The chapter welcomed Rear Adm. Mike Studeman, USN, director for intelligence, J-2, U.S. Indo-Pacific Command, in September to deliver a speech titled, "The Seven Myths of China."
Speaking to a large audience via Zoom, Studeman addressed misconceptions some may have of the People's Republic of China (PRC) and how understanding these false notions can lead to more effective foreign policy for the United States and its allies.
"Myth number one," Studeman began, "China seeks great power status. Incorrect. China seeks greatest power status. China hopes to dominate on any issue that counts in the international arena. China's 'dream' is to restore the status of the Middle Kingdom around which other nations must revolve or least defer greatly."
Elaborating on the distinction, Studeman went on to describe how the Chinese Communist Party (CCP) is building up its comprehensive national power, often through lying, cheating and stealing, to become the most powerful nation on earth by 2049, if not earlier.
"China wants to dictate conditions that guarantee CCP survival, validate the supposed supremacy of its authoritarian governance model, take the commanding heights of the global economy, cement its control or co-option of international bodies, resolve sovereignty issues at the expense of its neighbors and achieve stability on terms exclusively favorable to China," said Studeman.
He also disputed the myth that Great Power Competition is the United States versus China, or the United States versus Russia.
"Our struggle is a community of nations struggle. It is mainly other states around the world that are making choices each day that will define the future parameters of our world," said Studeman. "Every state has a role in shaping their future and the international environment. We are better served by reframing choices between freedom and tyranny, transparency and subterfuge, rules and disorder, law and corruption, sovereignty and vassal-hood."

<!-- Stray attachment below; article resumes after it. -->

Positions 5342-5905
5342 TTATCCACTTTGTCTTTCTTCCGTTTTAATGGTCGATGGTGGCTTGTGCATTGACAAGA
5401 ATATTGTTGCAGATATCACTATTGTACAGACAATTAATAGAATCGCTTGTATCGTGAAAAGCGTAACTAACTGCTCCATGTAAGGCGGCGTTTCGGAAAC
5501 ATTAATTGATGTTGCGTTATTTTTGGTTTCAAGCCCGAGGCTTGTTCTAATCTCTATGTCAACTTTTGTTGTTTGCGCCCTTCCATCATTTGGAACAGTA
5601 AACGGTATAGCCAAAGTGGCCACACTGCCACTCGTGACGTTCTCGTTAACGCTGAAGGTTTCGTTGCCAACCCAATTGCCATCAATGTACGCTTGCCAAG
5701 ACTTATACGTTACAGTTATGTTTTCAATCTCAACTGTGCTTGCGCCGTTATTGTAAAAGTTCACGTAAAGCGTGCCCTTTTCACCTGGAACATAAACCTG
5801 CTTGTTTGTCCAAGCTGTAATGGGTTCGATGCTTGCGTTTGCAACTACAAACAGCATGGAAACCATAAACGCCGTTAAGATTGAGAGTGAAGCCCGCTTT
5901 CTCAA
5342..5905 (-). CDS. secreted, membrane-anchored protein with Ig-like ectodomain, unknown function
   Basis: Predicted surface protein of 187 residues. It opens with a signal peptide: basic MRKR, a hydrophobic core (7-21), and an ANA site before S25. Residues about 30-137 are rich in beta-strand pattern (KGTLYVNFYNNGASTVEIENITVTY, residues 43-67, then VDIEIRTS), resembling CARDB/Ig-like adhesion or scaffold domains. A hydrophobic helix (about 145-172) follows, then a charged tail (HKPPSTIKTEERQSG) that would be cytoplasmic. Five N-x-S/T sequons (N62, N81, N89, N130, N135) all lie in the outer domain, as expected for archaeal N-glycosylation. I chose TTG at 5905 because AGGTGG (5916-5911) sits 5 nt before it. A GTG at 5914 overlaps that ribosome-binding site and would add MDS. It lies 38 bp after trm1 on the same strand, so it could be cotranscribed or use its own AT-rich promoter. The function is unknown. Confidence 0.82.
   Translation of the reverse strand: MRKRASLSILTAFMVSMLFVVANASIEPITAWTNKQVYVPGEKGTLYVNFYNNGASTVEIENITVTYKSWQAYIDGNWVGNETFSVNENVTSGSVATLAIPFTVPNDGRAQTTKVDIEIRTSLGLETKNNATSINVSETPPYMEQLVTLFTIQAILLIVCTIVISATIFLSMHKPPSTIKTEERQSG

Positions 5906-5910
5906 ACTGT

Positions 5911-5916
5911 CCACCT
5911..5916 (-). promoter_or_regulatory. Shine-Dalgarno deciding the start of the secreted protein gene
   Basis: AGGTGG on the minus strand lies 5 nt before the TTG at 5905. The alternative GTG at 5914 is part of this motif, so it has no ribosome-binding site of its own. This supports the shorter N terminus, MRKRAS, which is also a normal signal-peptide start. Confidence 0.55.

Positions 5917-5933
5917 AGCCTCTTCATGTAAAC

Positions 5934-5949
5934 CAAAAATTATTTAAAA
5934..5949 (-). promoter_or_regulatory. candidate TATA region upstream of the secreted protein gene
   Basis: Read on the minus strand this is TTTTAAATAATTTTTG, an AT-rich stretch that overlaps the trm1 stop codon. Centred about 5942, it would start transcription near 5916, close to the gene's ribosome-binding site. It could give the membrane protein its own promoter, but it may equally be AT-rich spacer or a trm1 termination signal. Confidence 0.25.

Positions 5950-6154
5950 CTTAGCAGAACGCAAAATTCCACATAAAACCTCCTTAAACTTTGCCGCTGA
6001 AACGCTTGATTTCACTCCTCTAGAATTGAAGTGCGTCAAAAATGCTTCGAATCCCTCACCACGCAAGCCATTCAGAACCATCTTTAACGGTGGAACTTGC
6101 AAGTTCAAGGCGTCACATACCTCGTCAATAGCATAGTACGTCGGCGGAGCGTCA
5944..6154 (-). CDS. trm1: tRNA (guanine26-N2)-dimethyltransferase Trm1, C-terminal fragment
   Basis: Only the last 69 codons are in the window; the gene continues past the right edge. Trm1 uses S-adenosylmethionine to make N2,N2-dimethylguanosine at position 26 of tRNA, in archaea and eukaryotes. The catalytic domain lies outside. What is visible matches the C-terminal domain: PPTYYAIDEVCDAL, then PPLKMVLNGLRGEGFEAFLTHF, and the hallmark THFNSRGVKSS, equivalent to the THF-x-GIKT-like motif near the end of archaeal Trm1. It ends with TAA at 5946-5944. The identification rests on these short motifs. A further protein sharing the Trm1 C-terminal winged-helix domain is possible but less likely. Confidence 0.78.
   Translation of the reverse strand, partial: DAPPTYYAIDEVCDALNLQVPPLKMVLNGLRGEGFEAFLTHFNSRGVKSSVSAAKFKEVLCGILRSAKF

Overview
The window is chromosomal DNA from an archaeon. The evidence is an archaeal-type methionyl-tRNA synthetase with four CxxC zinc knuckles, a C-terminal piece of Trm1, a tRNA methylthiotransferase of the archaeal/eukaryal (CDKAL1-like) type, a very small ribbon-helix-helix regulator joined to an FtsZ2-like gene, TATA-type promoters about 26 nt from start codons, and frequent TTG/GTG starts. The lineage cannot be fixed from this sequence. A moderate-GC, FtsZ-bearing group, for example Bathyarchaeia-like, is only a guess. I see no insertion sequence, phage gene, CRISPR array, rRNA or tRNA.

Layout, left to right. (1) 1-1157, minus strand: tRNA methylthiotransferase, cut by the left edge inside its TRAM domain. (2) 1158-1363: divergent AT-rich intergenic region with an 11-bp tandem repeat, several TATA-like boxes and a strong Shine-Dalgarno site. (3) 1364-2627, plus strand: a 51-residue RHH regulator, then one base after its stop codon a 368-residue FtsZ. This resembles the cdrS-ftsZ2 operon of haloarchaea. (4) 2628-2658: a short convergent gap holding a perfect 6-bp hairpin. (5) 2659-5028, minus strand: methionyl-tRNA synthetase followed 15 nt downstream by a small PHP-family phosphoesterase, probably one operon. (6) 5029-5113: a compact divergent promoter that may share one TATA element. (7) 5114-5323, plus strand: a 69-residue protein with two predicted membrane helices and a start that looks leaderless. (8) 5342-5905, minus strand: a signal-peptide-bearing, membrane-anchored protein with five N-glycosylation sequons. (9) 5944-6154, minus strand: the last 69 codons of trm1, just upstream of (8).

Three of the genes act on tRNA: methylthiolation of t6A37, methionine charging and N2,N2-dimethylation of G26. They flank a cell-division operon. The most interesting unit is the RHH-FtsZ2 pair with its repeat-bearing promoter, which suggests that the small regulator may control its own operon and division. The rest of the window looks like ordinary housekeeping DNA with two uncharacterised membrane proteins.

He concluded his talk with a final myth regarding China's unstoppable rise and America's steady decline, highlighting there is no absolute decline in U.S. power and that relative growth by China is important to acknowledge, but not to over-exaggerate using straight-line projections.
Studeman also mentioned that no economist would trade the U.S. position in the world with China's, that Beijing has major unresolved structural issues, looming demographic challenges and many other disadvantageous fundamentals relative to the U.S.
"China would love to have you fall hook, line and sinker for their propaganda," said Studeman. "But America's strength should never be underestimated."